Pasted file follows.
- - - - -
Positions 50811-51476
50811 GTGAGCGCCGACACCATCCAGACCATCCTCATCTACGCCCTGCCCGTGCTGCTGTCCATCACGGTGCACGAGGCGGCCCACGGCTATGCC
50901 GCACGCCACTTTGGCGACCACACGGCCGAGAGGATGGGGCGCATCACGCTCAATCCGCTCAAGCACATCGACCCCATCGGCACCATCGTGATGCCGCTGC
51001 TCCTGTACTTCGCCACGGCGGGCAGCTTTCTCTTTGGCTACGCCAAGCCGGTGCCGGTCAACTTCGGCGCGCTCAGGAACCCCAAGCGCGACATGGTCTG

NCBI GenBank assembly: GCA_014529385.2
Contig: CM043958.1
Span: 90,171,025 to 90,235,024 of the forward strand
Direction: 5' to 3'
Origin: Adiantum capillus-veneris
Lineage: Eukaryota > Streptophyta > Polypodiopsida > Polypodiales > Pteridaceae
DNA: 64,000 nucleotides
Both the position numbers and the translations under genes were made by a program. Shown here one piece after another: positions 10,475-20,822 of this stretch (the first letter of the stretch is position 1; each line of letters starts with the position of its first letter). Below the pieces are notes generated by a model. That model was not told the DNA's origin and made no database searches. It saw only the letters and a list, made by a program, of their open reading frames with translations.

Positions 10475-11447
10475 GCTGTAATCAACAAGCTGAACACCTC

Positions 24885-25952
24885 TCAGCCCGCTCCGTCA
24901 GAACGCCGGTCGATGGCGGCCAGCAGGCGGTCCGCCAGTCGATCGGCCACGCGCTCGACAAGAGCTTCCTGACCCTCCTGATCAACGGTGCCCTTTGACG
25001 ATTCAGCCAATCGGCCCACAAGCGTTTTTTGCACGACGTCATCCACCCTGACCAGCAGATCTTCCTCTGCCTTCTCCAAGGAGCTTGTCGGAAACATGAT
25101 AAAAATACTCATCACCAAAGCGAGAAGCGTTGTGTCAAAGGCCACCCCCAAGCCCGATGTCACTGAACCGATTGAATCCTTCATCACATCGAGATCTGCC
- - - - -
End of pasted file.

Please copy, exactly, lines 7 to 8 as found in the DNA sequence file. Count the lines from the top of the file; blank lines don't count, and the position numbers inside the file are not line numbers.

Span: 90,171,025 to 90,235,024 of the forward strand
Direction: 5' to 3'